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I'm renovating my coffee shop with all new furniture. I'm building everything myself from reclaimed lumber from dumpsters in front of homes being refurbished or gutted. I live in Chicago so a lot of the lumber folks are throwing out is amazing and I just can't let it go to waste. Problem is the lumber requires lots of love to get it to the place where human butts can comfortably sit upon it or it can perform as a counter top surface. Thus far I have burned up a Craftsman and two Rigid belt sanders. All within the $100 price range, I use the belt sander a lot and can't really go to a large stationary piece of equiptment. I do intend on getting a smaller stationary belt sander, but the hand held is my workhorse. Any suggestions as to the best hand held I can get for around or under $300? Please help as my most recent Rigid is on its last leg. Both Rigids bit the dust in under a year.
 

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where's my table saw?
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It sounds like you "overuse" them?

A belt sander "should be used" by resting it on the work and using it's own weight to press down. I don't do as I say, however. :eek: There is a tendency to press down with increasing pressure because it's just not going fast enough to suit me. :thumbdown: I will say I still have a Craftsman 4" from the 1980's and I have overused it more than a few times myself. My favorite is a Dewalt 3" x 21", It's lighter and has a dust collection port. I would stick with Rigid in your case for the unlimited warranty. but I don't know if that applies to "commercial" use. :blink:

You might consider a 7" or 9" disc sander for removing a majority of the wood, then use a belt sander to finish up.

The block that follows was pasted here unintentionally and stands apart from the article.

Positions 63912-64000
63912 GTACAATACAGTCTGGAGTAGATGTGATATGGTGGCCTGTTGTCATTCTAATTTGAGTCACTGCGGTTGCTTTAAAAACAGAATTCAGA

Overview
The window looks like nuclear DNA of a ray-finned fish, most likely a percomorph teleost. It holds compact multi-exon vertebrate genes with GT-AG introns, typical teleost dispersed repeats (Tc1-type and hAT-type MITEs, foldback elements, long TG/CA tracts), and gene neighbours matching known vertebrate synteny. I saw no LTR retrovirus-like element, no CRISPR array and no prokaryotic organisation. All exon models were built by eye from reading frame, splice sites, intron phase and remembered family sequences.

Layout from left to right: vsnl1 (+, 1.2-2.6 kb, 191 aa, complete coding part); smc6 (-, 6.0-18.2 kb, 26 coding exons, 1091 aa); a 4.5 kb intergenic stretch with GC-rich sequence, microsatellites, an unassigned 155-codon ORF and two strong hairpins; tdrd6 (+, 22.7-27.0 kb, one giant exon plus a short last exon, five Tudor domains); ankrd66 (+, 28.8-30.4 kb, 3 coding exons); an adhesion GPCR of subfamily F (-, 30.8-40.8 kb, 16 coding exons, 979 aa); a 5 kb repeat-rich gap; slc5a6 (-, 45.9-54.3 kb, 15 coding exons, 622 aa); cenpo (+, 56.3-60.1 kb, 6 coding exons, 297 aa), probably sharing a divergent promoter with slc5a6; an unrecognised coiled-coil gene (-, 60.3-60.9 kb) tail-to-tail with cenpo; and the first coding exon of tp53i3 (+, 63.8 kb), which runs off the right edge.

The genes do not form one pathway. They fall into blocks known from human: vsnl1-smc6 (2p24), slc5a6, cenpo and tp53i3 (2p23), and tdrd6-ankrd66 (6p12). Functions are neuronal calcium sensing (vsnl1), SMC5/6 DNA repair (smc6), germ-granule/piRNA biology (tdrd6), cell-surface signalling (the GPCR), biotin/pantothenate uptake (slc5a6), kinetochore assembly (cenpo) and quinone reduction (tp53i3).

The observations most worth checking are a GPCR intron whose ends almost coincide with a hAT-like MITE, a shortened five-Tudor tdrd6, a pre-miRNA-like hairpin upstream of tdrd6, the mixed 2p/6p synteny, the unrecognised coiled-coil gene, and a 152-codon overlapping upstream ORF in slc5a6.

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John
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I'm sure woodnthings suggestion will help but Ridgid and Craftsman are hobbyist/DIY/light duty offerings. I have a reconditioned Hitachi 3x21 that has done a great job for me, but, I haven't put it to anywhere near what you are doing. I would suggest you look at the contractor lines; Hitachi, Porter Cable, Bosch, Makita. I think you are probably considering the right price range. Shopping the reconditioned market can save some bucks on contractor level tools.
http://bigskytool.com/Search.aspx?q=belt+sanders

http://www.cpooutlets.com/belt-sanders/belt-sanders,default,sc.html
:smile:
 

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For resurfacing reclaimed lumber, using a sander sounds like a very slow process. Have you thought about getting a small planer? It would make very quick work of rough lumber and save countless hours of sanding. Used ones can start at a couple hundred that will get the job done.
 

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+1 on the small planer. Maybe a dewalt or ridgid, new or used. I would think you could get one in your price range and it will be way faster. Watch out for nails though.
 

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Porter cable 4x24. I have 5 in the shop they last the best. The planer idea sounds the best. Noisy but fast, plus you'll get surfaced boards, flat and smooth. Small belt sander can't do that.
 

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Old School